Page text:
Burpee Holding Co., the Warminster, PA-based holding company of seed cataloger W. Atlee Burpee & Co., filed for Chapter 11 bankruptcy protection in a Philadelphia bankruptcy court Sept. 21. The filing “will have zero impact on our catalog business,” says Burpee chairman George C. Ball Jr., nor is the company exploring buyout options.
According to Ball, “discussions were becoming disputatious with our bank lender regarding our acquisitions,” though he would not disclose specifically which acquisitions. In January, Burpee had bought assets of now-defunct pure-play Garden.com; in June 2000 it had acquired the Heronswood Nursery catalog.
Burpee Holding Co.’s filing comes on the heels of similar filings from gardening catalogers such as Foster & Gallagher (see page 8) and Etera. “Big box” retailers such as Home Depot and Lowe’s “are stealing market share from every type of garden retailer and cataloger, because they’ve begun to sell products that were once available only by catalog or in specialty garden stores,” says Bruce Butterfield, research director for the National Gardening Association in South Burlington, VT.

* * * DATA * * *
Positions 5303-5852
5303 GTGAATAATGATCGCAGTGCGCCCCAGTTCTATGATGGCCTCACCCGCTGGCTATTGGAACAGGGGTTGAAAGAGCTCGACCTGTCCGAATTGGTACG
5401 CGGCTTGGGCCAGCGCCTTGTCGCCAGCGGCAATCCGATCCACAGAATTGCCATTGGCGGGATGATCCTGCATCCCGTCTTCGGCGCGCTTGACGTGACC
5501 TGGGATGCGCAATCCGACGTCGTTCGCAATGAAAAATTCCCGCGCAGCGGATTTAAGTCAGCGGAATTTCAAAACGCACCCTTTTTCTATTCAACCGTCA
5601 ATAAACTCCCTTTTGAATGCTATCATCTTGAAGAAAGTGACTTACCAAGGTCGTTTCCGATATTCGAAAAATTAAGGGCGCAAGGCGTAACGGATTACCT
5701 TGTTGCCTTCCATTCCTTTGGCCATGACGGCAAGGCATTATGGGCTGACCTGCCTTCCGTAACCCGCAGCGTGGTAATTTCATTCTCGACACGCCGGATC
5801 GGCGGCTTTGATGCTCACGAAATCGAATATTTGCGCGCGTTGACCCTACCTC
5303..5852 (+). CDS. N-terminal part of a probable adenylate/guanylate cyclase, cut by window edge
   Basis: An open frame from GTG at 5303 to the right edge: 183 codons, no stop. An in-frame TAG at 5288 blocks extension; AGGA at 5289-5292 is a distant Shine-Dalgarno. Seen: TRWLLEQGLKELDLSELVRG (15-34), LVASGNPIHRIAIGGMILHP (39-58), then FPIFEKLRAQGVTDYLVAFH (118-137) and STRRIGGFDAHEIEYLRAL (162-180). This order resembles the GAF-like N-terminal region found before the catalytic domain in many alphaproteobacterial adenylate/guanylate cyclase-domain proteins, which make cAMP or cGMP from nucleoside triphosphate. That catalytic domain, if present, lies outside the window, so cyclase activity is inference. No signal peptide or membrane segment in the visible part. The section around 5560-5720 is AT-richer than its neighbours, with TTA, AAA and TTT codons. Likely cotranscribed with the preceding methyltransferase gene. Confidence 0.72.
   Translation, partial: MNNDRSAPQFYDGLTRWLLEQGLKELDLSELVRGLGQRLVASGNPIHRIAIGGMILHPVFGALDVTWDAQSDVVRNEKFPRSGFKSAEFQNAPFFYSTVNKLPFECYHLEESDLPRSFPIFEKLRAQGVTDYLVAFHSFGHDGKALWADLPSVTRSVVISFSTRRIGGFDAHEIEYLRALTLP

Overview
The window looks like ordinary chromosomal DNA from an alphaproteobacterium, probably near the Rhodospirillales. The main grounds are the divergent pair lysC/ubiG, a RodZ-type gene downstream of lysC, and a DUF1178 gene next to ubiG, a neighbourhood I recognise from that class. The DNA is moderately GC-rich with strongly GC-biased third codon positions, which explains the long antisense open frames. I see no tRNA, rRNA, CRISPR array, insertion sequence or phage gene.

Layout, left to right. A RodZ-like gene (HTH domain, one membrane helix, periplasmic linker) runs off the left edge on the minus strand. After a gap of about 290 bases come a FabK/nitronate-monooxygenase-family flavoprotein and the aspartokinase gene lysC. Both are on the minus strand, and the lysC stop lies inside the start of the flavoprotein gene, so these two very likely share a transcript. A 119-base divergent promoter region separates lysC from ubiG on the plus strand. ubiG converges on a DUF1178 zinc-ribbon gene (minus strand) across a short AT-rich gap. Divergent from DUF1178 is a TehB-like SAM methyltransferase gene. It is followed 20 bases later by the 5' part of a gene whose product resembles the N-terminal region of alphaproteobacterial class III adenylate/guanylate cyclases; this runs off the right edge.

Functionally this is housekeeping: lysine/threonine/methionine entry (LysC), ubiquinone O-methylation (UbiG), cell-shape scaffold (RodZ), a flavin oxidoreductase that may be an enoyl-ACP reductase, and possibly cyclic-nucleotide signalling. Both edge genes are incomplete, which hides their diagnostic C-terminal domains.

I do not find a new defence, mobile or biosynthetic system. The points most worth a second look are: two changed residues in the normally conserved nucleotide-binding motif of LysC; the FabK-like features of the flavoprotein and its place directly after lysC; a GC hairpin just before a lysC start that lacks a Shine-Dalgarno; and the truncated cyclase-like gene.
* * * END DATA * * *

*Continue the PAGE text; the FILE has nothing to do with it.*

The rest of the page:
Butterfield also notes that the past year’s exceptionally long and cold winter delayed gardeners’ purchases for spring planting. “By April, some gardeners may have feared that it was too late to order by mail and wait for the products, so they went to their local garden centers for what they needed,” he says.
And the popularity of seeds — the mainstay of numerous catalogers, including Burpee — is dwindling in favor of plants. In 1999, the most recent year for which data are available, 35.1 million gardeners purchased annual flower transplants, 28.7 million bought perennial flower transplants, and 22.0 million purchased vegetable plants. Comparatively, 13.3 million gardeners bought annual flower seeds, 10.4 million bought perennial flower seeds, and 15.7 million bought vegetable seeds.